Mitral Valve Repair With the MitraClip®

Michael O Kayatta; Hanna Jensen; Muralidhar Padala; Richard C Gilmore; Vinod H Thourani


Interv Cardiol. 2014;6(6):557-567. 

In This Article

Abstract and Introduction


Mitral valve regurgitation is a common disease, traditionally treated with valve repair or replacement using open cardiac surgery. The most common etiologies of mitral regurgitation (MR) include degenerative and functional pathologies. MitraClip® (Abbott Vascular, CA, USA), a new device for transcatheter mitral valve repair, which gained CE mark approval for use in Europe in 2008, is now approved in the USA for use in patients with symptomatic degenerative mitral valve regurgitation who are deemed to be prohibitive risk surgical candidates. For these patients, MitraClip offers a safe and effective treatment option. Currently, trials are underway to assess its efficacy in high surgical risk patients with functional MR. The data from these trials will hopefully provide guidance to physicians to determine which patients would benefit from the device and which patients would benefit from the standard surgical approach. There is evidence that the MitraClip will continue to have an important role in treating both high-risk and nonsurgical patients with degenerative and functional MR now and in the future.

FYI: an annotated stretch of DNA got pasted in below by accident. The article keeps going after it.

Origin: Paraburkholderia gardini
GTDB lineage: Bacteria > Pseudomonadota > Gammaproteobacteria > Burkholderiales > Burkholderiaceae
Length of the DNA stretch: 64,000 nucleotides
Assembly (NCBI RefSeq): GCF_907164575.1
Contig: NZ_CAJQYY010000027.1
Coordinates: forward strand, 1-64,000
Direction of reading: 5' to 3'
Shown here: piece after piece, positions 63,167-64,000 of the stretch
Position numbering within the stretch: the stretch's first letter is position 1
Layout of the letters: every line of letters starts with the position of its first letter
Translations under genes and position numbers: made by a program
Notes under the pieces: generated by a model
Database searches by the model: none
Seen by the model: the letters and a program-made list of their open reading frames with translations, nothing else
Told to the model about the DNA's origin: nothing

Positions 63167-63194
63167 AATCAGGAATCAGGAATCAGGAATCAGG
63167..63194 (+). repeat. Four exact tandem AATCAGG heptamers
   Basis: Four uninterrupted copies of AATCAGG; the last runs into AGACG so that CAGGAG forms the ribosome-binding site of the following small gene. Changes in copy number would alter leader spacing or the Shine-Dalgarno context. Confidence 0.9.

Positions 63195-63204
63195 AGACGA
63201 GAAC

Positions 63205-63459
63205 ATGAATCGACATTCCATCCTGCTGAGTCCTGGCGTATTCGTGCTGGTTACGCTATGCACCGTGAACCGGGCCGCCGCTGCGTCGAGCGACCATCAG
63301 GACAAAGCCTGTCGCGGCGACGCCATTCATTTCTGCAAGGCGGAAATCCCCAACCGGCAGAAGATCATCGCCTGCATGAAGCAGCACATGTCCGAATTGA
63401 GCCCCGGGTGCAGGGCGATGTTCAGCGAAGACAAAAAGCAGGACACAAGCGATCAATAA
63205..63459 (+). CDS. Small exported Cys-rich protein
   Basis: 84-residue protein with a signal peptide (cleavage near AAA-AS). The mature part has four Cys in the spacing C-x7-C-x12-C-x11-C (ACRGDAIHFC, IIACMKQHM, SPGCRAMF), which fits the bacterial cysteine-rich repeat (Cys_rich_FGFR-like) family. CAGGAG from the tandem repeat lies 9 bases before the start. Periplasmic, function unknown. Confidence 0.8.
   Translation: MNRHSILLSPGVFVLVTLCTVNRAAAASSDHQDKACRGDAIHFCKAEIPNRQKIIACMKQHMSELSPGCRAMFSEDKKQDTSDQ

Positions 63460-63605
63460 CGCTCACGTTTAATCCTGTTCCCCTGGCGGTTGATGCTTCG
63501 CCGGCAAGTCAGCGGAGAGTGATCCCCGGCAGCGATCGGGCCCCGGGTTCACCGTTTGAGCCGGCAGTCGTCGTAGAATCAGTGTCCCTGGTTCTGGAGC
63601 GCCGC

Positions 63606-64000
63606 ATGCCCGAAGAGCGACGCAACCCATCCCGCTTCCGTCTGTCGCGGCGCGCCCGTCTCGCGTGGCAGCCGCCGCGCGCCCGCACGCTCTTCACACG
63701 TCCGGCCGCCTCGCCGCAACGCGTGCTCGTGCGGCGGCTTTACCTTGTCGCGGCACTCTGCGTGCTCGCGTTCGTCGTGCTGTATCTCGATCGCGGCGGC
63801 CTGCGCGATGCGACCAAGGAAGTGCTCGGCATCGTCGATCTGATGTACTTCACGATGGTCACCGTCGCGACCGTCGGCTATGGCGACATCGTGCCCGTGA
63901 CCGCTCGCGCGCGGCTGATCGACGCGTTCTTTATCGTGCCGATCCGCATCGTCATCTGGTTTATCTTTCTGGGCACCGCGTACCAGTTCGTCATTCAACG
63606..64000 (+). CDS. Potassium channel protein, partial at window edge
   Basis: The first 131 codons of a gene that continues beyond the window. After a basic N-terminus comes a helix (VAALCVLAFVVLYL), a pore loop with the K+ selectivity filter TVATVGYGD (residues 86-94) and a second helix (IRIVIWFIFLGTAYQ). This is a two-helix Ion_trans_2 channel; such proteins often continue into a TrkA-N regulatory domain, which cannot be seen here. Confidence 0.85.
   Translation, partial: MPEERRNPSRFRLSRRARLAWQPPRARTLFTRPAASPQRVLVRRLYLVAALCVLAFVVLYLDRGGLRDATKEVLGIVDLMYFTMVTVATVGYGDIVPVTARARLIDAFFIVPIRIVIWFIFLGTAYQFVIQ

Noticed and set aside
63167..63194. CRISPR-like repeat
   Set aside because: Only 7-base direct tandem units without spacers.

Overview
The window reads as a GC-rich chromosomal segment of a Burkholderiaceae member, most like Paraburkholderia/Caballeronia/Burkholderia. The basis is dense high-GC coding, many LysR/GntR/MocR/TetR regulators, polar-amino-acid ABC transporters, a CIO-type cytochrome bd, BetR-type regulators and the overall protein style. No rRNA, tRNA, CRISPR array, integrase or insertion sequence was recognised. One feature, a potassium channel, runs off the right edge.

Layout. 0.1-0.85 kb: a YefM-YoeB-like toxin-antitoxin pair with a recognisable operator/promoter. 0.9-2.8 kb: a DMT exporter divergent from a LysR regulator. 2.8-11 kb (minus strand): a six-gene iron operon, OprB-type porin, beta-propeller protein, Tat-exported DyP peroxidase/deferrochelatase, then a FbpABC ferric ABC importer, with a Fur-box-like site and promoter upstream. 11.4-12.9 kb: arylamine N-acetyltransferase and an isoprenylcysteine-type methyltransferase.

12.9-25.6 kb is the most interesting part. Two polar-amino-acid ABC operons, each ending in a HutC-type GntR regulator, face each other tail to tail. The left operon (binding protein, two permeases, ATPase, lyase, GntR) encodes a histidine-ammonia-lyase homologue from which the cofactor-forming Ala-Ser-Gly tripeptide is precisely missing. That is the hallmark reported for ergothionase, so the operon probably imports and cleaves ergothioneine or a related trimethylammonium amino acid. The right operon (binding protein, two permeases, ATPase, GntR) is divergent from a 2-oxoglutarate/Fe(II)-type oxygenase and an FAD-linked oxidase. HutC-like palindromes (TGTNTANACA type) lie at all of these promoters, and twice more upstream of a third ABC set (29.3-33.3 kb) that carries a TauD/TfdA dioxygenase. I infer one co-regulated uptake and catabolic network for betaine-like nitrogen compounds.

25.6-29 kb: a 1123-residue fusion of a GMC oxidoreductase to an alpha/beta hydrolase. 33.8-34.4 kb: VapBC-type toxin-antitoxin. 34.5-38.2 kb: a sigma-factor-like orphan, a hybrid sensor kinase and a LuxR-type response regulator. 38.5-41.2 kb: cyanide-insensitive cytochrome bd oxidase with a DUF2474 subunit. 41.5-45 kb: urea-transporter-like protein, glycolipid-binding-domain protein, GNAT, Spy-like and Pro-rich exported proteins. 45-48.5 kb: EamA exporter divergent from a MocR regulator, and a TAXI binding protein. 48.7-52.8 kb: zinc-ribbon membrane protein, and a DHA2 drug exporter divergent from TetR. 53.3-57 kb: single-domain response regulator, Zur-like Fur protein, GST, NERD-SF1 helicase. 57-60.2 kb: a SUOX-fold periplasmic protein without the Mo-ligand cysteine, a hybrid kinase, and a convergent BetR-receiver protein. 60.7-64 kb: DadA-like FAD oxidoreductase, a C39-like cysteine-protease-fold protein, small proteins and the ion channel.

Mitral regurgitation (MR), either from primary valve disease (degenerative) or secondary (functional) to left ventricular dysfunction, affects more than 4 million Americans, or almost one in ten people over age 75 years. When moderately severe or severe, MR progresses and results in the deterioration of left ventricular function resulting in congestive heart failure, increased mortality and a significant decrease in quality of life (QoL). Chronic MR also increases the risk of atrial fibrillation and stroke, both of which can have a debilitating impact on patients.[1] Definitive treatment of this problem traditionally requires surgical intervention, either with repair or replacement of the diseased valve through a median sternotomy or a lateral thoracotomy.[2] Minimally invasive open-heart techniques such as endoscopic repair through the right chest or robotic mitral valve repair are available but are less frequently used; all surgical approaches require cardiopulmonary bypass.[3,4]

Given that patients with severe, symptomatic MR often have increased surgical risk due to impaired cardiac function, advanced age and associated comorbidities, newer approaches that do not utilize invasive techniques requiring cardiopulmonary bypass would be welcome. Transcatheter mitral valve repair with MitraClip® (Abbott Vascular, CA, USA) is one such technology that uses femoral venous access to repair the mitral valve without requiring cardiac arrest and is the primary subject of this review.